Configuring Asymmetric Routing over vLAGs
vLAGs are symmetric Layer 2 redundant paths that work best with symmetric traffic flows. In these cases the aforementioned vLAG forwarding rule works fine, as discussed in the next section.
In case of Layer 3 forwarding over vLAGs, there can exist certain corner-case network designs in which a routing protocol (e.g., BGP or OSPF) is used to peer over a vLAG in an asymmetric fashion.
Let’s consider the example in Figure: Asymmetric Routing over a vLAG in which the network admin has chosen to configure BGP peering only with cluster member PN-1. The downstream hosts are dual-homed and are properly connected to the rest of the network via a default gateway (provided by VRRP).
PN-2 is connected via a vLAG as well to the cluster, however is configured with a /30 subnet that is only present on one cluster member (PN-1 in this example, with PN-2 peering with it via BGP and using the address 10.75.1.1/30).
Figure 12:Asymmetric Routing over a vLAG
If Host 1 wants to talk to PN-2’s 10.75.1.1 (or to another asymmetric route advertised by it), its traffic can go left or right depending on the vLAG load-balancing algorithm. If it goes right, PN-1 can route it to PN-2. However if the traffic goes left, PN-0 has no route it has learnt locally to reach PN-2. Therefore, in the best case it will direct traffic over the cluster link (assuming there is some IGP running over it). However, PN-1 will not be able to send the packet to H1 due to the egress filtering rules enforced on vLAGs (see previous section).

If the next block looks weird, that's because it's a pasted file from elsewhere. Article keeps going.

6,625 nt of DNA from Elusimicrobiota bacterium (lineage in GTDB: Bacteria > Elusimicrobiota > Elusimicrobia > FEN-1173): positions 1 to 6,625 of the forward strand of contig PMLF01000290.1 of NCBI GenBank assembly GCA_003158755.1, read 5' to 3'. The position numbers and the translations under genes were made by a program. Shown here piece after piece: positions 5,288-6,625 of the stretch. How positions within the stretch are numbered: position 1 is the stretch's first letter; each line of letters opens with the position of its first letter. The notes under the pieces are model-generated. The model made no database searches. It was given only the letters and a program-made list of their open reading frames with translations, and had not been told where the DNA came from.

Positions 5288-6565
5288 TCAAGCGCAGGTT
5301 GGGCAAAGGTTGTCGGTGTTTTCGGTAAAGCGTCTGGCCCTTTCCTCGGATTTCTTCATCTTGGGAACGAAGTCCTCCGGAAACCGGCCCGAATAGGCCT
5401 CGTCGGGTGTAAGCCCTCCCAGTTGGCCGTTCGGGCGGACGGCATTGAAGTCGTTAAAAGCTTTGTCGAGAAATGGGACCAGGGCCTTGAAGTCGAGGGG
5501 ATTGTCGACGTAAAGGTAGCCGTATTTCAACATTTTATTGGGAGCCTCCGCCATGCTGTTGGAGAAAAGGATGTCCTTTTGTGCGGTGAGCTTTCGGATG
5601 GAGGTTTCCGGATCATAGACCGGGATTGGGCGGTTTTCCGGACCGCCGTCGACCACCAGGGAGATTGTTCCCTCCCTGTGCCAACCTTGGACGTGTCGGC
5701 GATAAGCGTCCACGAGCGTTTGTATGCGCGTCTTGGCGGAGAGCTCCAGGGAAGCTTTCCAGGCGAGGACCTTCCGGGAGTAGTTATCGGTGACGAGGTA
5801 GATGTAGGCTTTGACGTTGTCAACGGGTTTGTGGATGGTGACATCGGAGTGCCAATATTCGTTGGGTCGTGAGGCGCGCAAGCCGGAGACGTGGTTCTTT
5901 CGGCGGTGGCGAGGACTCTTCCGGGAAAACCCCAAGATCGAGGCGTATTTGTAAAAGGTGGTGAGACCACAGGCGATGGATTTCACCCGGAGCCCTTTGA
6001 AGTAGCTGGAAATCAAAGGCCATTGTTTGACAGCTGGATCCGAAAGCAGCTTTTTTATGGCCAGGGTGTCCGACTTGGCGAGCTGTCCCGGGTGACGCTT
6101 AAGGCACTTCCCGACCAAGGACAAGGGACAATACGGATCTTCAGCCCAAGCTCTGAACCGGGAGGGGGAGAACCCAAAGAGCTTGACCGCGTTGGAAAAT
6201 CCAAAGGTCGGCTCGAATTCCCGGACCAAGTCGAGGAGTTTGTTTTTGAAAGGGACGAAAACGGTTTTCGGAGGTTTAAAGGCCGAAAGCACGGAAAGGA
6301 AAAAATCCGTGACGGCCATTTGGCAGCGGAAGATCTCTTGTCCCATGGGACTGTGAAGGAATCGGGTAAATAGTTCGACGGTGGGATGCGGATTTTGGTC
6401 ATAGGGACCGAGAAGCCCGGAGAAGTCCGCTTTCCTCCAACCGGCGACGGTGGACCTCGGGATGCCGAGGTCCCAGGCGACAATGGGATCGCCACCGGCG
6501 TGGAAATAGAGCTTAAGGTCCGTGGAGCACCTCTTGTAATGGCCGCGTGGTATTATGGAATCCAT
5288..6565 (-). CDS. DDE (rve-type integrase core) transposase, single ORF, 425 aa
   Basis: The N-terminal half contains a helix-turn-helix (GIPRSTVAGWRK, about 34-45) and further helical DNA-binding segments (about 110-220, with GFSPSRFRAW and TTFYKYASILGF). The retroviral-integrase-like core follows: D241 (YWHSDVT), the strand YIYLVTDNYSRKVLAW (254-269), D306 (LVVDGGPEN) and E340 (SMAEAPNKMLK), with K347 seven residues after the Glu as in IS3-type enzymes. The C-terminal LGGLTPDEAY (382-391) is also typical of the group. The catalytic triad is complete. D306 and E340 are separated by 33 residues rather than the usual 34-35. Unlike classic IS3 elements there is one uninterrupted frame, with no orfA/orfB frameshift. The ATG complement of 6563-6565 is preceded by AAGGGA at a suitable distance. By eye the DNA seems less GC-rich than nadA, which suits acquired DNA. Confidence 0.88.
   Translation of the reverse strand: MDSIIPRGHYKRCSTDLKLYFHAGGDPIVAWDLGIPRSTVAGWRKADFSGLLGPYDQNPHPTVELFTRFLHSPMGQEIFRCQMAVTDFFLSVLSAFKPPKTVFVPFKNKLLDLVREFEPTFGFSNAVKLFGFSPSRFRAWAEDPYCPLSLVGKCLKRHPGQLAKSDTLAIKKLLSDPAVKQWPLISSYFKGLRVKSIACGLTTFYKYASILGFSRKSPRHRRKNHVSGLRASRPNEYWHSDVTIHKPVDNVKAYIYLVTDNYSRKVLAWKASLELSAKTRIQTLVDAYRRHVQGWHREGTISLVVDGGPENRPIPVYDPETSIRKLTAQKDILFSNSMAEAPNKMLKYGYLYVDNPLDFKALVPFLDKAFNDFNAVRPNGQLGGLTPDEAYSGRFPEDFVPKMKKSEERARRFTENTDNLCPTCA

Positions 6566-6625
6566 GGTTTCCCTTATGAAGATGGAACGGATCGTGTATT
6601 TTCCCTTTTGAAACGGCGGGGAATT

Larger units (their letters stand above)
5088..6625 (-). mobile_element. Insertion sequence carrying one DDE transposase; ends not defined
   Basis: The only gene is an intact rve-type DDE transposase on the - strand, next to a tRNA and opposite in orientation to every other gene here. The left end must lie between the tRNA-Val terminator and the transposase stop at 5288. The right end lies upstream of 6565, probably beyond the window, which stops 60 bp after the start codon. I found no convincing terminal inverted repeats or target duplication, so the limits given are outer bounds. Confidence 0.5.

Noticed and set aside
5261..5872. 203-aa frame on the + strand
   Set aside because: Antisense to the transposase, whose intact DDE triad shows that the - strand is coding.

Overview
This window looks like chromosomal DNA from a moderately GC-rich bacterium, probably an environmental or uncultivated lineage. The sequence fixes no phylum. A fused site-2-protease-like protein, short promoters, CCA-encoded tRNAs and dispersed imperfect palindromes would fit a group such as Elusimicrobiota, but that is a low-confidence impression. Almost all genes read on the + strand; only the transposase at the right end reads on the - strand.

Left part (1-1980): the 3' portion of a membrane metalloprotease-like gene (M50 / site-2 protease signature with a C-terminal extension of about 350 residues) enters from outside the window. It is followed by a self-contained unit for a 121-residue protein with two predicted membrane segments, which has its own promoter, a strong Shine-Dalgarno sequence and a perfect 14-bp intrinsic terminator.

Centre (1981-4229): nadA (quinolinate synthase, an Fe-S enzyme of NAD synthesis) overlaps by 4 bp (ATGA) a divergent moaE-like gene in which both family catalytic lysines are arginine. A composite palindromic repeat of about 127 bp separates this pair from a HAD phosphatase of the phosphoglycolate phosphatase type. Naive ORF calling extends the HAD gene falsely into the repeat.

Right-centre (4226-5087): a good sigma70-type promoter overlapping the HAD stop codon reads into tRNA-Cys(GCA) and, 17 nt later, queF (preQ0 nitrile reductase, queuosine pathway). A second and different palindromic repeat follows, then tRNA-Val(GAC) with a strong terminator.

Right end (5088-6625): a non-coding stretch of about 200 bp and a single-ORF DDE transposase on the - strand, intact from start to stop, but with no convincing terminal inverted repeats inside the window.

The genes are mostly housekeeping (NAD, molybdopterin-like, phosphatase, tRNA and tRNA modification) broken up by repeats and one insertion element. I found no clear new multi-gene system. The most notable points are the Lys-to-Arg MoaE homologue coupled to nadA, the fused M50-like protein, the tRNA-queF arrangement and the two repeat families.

For this reason asymmetric routing configurations should be avoided.
However a knob is provided as a last resort to bypass the cluster egress filtering rules in case the customer still wants to utilize this suboptimal design, which is not recommended. In general, it is suboptimal for two main reasons:
l Even when there is no failure (vLAG links are up), traffic is forced to cross the cluster links, thereby potentially oversubscribing them.
l There is no redundancy at L3 level. When BGP peering to cluster member PN-1 fails, there is no backup path to direct the traffic to.
To enable support of this design a new configuration option is provided to allow packets crossing the cluster link to be routed without being dropped when egressing vLAGs. To modify the default configuration use the system-settings-modify routing-over-vlags|no-routing-over-vlags command like so:
CLI network-admin@switch > system-settings-modify routing-over-vlags
You can use this command to verify the configuration change:
CLI network-admin@switch > system-settings-show
switch: PN-1
routing-over-vlags: on
switch: vanquish4
routing-over-vlags: off
switch: vanquish3
routing-over-vlags: off